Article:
Abstract:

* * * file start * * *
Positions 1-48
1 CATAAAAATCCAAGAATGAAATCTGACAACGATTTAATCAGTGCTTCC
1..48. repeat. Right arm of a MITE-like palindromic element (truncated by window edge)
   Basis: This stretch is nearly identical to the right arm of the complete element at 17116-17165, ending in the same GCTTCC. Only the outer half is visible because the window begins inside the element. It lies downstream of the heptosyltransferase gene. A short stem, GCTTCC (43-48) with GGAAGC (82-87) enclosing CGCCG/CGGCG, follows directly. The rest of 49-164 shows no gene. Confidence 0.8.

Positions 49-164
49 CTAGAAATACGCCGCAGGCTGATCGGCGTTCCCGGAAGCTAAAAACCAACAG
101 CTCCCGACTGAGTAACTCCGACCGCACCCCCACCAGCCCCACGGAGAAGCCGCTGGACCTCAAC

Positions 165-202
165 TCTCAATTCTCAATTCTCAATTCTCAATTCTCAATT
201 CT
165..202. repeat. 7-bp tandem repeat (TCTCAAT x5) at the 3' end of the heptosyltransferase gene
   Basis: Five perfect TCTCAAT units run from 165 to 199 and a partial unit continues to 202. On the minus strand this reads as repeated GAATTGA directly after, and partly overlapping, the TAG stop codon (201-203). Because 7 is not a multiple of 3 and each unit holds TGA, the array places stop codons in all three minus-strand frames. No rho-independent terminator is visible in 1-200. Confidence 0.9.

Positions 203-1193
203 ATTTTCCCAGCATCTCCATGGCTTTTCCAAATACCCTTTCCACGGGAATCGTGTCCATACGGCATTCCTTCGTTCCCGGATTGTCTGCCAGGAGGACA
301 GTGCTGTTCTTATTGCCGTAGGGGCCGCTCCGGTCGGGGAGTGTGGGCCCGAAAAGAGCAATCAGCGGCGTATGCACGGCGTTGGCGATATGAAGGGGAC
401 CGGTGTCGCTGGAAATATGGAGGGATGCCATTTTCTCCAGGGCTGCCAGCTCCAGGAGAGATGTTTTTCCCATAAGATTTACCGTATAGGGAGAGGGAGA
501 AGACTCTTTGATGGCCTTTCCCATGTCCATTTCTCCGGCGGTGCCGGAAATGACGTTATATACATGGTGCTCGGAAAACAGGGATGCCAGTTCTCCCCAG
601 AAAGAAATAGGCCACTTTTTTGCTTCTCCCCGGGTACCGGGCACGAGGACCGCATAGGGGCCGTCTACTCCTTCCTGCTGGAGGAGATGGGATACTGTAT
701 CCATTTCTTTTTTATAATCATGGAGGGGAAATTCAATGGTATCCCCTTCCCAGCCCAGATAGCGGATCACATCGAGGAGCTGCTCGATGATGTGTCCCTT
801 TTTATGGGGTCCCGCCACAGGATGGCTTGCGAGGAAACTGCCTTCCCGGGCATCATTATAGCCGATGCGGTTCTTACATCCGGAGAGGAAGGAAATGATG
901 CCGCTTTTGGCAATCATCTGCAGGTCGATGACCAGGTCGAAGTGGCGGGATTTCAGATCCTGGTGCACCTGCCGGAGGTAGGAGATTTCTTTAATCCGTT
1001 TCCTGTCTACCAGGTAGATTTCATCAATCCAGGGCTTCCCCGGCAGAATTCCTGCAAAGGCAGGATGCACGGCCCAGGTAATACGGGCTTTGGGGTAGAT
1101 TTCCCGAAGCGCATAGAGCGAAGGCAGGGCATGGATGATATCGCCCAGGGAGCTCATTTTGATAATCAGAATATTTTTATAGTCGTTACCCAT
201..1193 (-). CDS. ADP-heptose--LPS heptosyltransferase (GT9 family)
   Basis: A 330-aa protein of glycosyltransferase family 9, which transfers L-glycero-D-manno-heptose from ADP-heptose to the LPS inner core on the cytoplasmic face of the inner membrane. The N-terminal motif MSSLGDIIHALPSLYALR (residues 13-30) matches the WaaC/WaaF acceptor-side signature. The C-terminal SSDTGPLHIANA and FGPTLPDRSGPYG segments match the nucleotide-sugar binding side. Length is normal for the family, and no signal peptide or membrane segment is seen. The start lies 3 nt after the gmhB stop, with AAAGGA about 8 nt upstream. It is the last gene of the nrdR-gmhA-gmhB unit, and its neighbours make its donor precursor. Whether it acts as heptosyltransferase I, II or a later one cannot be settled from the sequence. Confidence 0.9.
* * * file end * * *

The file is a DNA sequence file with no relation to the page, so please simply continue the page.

When using an auxiliary Markov chain (AMC) to compute sampling distributions, the computational complexity is directly related to the number of Markov chain states. For certain complex pattern statistics, minimal deterministic finite automata (DFA) have been used to facilitate efficient computation by reducing the number of AMC states to a minimal set sufficient for computing the distribution. However, it can be the case that forming a DFA before applying a minimization algorithm is computationally expensive. To deal with these situations, we give a characterization of equivalent states so that extra ones (and their offspring) are deleted during the process of state space formation. The method is illustrated on the problem of computing the distribution of the number of structured motifs, a model that is useful for locating binding sites in DNA sequences. The underlying sequence is modeled as a Markov chain.